Learning can be fun and exciting, especially when it is well matched to your child’s interests and abilities. However, you may be finding it increasingly difficult to compete with the dynamic allure that television, video games, and social media have on your child. The truth is, kids are receiving information from many sources, at an extremely fast pace, and as a result, traditional learning might seem slow, boring, and in some instances, very frustrating. So what can you do to persuade your child to learn when they’d rather be playing the WII, surfing the net, or watching cartoons? How can you help them see that learning can be fun and exciting, but most importantly, help them view learning as a priority? According to Jere Brophy, University Distinguished Professor of Education and Counseling, Educational Psychology, and Special Education at Michigan State University, the answer lies in motivation. Based upon his advice, you can take several steps to ensure that your child is properly motivated for success, both in and out of the classroom.
Step 1: Make sure your child is in the appropriate mind and bodily state for learning
High levels of arousal aid in tasks that call for great physical effort, while lower levels of arousal aid in tasks that call for more focus (such as learning activities). So, it may be helpful for your child to be “psyched up” if their task is to win a race or compete in a competition, but counterproductive if they need to sit and complete a homework assignment. In other words, if your child’s level of arousal does not match the task at hand, it will be hard for them to be productive.
Step 2: Create a space solely for your child to complete learning tasks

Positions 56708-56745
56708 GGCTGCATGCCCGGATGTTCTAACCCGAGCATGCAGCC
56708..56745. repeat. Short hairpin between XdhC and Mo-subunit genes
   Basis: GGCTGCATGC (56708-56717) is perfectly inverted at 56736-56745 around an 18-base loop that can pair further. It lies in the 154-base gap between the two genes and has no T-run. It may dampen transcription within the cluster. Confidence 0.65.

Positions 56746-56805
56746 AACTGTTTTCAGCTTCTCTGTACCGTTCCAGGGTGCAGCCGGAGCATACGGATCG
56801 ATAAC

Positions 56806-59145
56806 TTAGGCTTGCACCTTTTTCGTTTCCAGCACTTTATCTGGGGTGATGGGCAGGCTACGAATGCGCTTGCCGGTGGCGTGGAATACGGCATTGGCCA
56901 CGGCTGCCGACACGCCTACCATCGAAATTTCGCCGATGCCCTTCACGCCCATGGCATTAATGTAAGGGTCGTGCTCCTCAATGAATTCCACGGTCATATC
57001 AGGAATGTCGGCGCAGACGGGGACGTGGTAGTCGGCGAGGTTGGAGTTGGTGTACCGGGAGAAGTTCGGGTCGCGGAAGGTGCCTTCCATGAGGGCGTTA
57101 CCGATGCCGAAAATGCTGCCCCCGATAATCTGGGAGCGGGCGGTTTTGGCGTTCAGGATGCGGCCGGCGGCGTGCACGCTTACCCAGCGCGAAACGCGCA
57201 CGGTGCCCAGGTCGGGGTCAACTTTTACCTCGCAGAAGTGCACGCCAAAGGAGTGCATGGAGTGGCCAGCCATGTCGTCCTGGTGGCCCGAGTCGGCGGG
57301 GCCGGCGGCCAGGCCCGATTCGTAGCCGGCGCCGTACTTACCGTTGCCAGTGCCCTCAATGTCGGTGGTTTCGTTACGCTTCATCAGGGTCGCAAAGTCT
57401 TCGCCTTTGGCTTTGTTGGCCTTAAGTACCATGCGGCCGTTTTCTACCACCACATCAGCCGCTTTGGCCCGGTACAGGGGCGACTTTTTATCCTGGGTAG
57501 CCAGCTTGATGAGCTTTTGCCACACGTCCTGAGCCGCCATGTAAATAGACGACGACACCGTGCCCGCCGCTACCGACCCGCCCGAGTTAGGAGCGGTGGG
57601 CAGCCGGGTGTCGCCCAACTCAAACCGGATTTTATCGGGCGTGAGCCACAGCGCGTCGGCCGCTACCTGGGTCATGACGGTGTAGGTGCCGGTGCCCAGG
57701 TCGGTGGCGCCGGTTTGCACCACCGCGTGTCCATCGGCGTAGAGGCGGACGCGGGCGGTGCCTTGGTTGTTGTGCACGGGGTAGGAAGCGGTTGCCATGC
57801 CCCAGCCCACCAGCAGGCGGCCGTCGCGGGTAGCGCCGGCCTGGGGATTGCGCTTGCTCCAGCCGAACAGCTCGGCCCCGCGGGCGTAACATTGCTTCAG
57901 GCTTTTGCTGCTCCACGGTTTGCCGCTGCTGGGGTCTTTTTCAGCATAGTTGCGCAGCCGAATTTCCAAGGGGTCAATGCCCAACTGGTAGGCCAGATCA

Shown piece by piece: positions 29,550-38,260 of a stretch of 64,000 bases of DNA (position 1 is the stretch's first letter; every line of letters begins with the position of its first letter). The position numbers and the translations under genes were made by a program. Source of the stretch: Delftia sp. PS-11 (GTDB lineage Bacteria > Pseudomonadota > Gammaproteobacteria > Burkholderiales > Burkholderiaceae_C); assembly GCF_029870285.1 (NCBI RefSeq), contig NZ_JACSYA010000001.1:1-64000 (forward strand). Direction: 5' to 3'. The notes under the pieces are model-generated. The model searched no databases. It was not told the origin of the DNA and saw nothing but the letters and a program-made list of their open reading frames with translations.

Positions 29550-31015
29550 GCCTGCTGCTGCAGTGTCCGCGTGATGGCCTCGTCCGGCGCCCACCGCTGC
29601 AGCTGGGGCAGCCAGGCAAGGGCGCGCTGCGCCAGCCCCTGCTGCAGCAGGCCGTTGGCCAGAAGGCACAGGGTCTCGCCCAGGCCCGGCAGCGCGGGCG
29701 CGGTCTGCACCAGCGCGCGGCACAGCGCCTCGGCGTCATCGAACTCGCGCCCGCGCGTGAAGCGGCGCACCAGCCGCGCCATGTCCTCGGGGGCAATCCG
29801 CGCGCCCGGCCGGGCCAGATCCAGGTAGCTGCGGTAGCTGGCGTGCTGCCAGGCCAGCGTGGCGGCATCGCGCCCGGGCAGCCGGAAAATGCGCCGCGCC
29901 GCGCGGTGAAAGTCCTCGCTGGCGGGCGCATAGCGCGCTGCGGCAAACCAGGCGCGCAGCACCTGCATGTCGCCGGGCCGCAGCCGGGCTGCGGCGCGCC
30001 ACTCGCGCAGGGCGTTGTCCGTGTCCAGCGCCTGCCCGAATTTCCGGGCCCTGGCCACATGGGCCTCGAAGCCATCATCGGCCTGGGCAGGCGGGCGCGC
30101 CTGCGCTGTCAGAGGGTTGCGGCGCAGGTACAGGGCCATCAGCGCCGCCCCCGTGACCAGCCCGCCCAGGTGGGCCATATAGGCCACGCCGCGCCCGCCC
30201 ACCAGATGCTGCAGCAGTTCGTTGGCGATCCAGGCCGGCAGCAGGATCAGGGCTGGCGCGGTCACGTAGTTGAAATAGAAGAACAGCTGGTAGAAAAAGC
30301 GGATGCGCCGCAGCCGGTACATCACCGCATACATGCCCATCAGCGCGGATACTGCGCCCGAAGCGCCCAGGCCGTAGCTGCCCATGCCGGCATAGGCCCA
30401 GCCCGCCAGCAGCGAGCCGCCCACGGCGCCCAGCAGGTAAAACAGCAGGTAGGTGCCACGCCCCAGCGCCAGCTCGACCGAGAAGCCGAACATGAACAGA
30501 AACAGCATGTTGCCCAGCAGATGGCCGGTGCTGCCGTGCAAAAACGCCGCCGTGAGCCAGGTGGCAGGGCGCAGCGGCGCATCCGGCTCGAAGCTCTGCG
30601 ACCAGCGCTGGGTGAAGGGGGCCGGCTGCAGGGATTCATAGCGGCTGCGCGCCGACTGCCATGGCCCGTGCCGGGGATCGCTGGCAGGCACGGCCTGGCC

Most human behavior occurs due to habit. We do things because we are taught to, it is socially accepted, and made to seem normal. If a space is designed for people to carry our particular activities or behaviors, they normally act according to what is allowed in that space. Therefore, it is important that a specific area of the home be set aside solely for your child to complete learning tasks; not play, not flip, not throw things…only to learn. Sometimes a small amount of structure can make a very big difference.
Step 3: Find out what your child likes and try to incorporate them into educational opportunities
Learning can definitely be fun, but with common core state standards, and the pressure of school requirements, often times, when children get home they just want to plop in front of the television or play. You can make fun enjoyable by incorporating technology, arts and crafts, and creative games. Incorporate television programs that focus on learning. In some instances your child may not even realize that they are learning! One of the keys to keeping your child motivated and engaged is to make learning fun.
Step 4: Be a Model of curiosity and engage them
Because children naturally look to adults, particularly their parents, as a compass for their behavior, you have to demonstrate that learning is important. You should seek answers in books. Pull out that dictionary when you need to know the spelling of a word and show them curiosity about different subjects. Ask them questions; share your interests with them. By leading by example, you may find that your child may want to adopt similar attitudes.
Step 5: Consider their strengths and embrace their imperfections
Mastery is an important aspect of motivation. Most children refuse to do things that they find too difficult or do not know how to master. So it is integral to find out what barriers your child has and provide them with coping strategies and shortcuts for difficult tasks. Most importantly parents, it is okay for your child to find difficulty in a task! Your child’s imperfections are apart of what make them unique.
Step 6: Reward and praise their learning efforts
Lastly, when your child achieves, rewarding their efforts are extremely significant. Children respond well to rewards and seek out opportunities to continue to improve upon their achievement if their actions are reinforced with positive reactions. Rewarding your child can be as simple as providing them with affection after an achievement or as complicated as setting up a token economy. What is important, is knowing your child, understanding their needs, and incorporating these things into realistic and consistent rewards.
Brophy, J. E. (2013). Motivating students to learn. Routledge.
ERIC Clearinghouse on Reading, E. I., & Family Learning Association, B. I. (2001). Motivating Your Child To Learn. Parents and Children Together Series.